Thursday, April 09, 2009

The Magnificent Seven

Magnificent Seven posterThe Magnificent Seven (1960) is a Western modeled on Japanese director Akira Kurusawa’s Seven Samurai (1954), about seven gunmen hired to liberate a Mexican village from routine pillaging by bandits.

The Magnificent Seven opens with bandits, led by a scoundrel named Calvera (played by Eli Wallach), raiding a humble Mexican village while its inhabitants stand frozen and helpless. At their wits end, they consult their elder and he insists on confronting the enemy, sending them to the border to buy guns. The meek farmers are doubtful, but they go anyway. In an American town, the farmers witness two gunslingers called Chris (played by Yul Brynner) and Vin (played by Steve McQueen) displaying their valor by driving a hearse containing a dead Native American to the cemetery despite the ire of prejudiced locals. They appeal to Chris to work for them and he agrees to bring together some good gunmen, even though the farmers offer them a pittance in exchange. Aside from Vin, Chris succeeds in hiring a fortune-hunter named Harry, a tough Irish-Mexican named Bernardo O’Reilly, a reserved knife-thrower named Britt, and an outlaw named Lee. The six of them head down south and are trailed by an impetuous young Mexican named Chico, who Chris eventually accepts as a member of the group.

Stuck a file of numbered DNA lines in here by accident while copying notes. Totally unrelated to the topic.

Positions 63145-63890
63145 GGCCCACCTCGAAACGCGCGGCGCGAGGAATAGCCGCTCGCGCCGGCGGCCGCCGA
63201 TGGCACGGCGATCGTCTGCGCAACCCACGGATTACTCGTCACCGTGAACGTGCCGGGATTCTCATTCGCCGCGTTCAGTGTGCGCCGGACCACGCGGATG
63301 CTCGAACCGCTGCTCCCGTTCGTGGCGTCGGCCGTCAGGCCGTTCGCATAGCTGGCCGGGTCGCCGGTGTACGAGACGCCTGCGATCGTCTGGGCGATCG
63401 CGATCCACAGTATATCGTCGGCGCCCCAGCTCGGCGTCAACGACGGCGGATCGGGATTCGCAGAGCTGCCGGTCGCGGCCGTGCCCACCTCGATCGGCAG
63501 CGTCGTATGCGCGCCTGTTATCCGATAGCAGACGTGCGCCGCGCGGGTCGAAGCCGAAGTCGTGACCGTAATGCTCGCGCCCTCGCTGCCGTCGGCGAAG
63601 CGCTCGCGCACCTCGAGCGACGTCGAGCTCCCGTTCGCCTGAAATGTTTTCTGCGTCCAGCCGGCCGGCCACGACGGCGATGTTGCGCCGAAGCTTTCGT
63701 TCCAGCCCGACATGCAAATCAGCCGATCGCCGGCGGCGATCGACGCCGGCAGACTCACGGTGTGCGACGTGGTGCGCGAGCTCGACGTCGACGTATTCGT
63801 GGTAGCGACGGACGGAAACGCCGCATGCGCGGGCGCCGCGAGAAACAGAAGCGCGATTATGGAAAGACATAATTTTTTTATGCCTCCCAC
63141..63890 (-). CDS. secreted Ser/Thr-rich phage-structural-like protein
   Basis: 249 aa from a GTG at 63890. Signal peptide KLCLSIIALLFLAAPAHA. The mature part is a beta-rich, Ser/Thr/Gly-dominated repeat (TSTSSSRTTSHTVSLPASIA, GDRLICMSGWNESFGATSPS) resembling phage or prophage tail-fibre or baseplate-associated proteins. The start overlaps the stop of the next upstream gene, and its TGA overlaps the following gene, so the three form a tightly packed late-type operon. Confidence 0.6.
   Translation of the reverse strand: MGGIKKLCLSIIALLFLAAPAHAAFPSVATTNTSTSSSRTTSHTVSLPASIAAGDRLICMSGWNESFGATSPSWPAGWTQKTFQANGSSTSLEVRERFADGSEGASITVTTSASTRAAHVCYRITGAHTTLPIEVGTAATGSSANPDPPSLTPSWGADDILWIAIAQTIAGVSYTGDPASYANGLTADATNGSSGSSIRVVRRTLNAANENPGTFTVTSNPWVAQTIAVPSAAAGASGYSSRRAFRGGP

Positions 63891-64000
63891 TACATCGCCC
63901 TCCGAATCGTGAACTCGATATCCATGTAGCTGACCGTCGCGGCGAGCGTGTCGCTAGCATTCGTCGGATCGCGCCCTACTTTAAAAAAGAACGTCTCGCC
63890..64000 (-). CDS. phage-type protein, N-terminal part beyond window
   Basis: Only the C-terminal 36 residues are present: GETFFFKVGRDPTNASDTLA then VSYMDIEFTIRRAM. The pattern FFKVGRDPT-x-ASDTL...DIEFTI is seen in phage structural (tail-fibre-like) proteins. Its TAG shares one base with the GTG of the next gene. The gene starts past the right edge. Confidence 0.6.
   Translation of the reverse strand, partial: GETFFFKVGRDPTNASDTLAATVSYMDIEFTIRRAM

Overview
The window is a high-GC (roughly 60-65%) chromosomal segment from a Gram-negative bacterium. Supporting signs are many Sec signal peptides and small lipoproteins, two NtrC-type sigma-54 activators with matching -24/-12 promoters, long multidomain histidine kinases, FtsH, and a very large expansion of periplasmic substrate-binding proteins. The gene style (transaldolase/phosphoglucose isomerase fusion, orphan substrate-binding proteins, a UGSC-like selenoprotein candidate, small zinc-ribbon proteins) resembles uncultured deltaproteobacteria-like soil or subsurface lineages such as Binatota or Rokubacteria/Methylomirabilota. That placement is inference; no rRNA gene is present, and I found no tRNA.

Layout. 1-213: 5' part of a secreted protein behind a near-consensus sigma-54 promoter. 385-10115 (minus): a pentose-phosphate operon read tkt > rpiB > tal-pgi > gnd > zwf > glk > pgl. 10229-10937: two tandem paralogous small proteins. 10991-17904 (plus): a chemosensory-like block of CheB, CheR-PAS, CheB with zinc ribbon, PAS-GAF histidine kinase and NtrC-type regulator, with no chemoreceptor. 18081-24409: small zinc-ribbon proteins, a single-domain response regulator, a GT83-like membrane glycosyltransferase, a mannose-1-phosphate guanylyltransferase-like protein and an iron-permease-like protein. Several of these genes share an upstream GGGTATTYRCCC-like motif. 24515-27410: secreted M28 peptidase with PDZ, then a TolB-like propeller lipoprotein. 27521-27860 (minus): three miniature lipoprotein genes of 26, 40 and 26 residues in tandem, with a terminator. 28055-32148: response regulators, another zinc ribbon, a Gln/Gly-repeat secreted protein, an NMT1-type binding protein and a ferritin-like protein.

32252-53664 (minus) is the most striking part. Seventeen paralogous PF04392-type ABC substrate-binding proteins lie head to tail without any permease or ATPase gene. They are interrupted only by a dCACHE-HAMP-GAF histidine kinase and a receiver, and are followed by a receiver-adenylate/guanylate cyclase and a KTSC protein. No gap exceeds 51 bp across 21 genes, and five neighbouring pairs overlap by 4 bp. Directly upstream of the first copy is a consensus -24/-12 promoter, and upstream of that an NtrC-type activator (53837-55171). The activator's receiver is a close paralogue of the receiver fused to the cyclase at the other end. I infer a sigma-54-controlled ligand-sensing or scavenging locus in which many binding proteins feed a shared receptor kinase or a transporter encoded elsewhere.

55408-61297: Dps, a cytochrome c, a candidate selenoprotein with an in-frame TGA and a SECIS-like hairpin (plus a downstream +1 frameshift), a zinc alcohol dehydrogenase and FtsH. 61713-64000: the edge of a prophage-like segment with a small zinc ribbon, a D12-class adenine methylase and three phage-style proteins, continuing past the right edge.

The villagers are too frightened to greet the foreigners and during the fiesta the next day the Americans merely watch and wait. They kill three of Calvera’s spies so that their presence remains secret. The following scenes depict the Americans working alongside the Mexicans to assemble traps and barricades, and to instruct them on how to operate guns. The Americans are portrayed as determined, patient and earnest teachers and the Mexicans as willing, but not always able students. Their first battle is a great success, due to catching Calvera and his men off-guard within the newly-fortified village, and they send the survivors high-tailing out. The victory fills the farmers with a newfound sense of bravado, but it is quickly dampened when they consider that Calvera may return. Cracks begin to appear in the rough-and-ready attitude of the seven. Vin yearns after the things he has sacrificed as a hired gunman: a home, a wife and a family. Lee has terrible nightmares and lives in fear of the final shootout when he will loose. Both the Mexicans and Americans argue amongst themselves whether to risk fighting Calvera again or reinstate the status quo. Chris and three Mexicans speak ardently to the others about the need to carry on.